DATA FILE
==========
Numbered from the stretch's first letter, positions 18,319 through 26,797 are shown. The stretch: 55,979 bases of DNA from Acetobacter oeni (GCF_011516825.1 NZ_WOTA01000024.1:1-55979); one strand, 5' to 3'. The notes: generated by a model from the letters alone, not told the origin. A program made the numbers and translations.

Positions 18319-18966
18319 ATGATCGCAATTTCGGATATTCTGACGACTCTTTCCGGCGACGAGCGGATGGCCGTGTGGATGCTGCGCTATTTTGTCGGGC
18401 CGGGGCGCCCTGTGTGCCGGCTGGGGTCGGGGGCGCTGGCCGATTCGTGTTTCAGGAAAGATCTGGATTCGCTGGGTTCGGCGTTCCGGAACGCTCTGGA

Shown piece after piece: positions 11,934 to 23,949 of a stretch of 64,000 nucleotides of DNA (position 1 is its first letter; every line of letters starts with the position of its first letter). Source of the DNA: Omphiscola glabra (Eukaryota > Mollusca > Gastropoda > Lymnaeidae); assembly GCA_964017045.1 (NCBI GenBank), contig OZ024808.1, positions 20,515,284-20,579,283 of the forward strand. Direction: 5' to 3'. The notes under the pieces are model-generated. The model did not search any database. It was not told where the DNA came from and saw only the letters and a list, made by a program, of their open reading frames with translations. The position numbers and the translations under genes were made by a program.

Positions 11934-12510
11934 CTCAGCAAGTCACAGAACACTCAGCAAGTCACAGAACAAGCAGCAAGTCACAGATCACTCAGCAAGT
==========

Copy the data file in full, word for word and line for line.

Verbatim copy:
Numbered from the stretch's first letter, positions 18,319 through 26,797 are shown. The stretch: 55,979 bases of DNA from Acetobacter oeni (GCF_011516825.1 NZ_WOTA01000024.1:1-55979); one strand, 5' to 3'. The notes: generated by a model from the letters alone, not told the origin. A program made the numbers and translations.

Positions 18319-18966
18319 ATGATCGCAATTTCGGATATTCTGACGACTCTTTCCGGCGACGAGCGGATGGCCGTGTGGATGCTGCGCTATTTTGTCGGGC
18401 CGGGGCGCCCTGTGTGCCGGCTGGGGTCGGGGGCGCTGGCCGATTCGTGTTTCAGGAAAGATCTGGATTCGCTGGGTTCGGCGTTCCGGAACGCTCTGGA

Shown piece after piece: positions 11,934 to 23,949 of a stretch of 64,000 nucleotides of DNA (position 1 is its first letter; every line of letters starts with the position of its first letter). Source of the DNA: Omphiscola glabra (Eukaryota > Mollusca > Gastropoda > Lymnaeidae); assembly GCA_964017045.1 (NCBI GenBank), contig OZ024808.1, positions 20,515,284-20,579,283 of the forward strand. Direction: 5' to 3'. The notes under the pieces are model-generated. The model did not search any database. It was not told where the DNA came from and saw only the letters and a list, made by a program, of their open reading frames with translations. The position numbers and the translations under genes were made by a program.

Positions 11934-12510
11934 CTCAGCAAGTCACAGAACACTCAGCAAGTCACAGAACAAGCAGCAAGTCACAGATCACTCAGCAAGT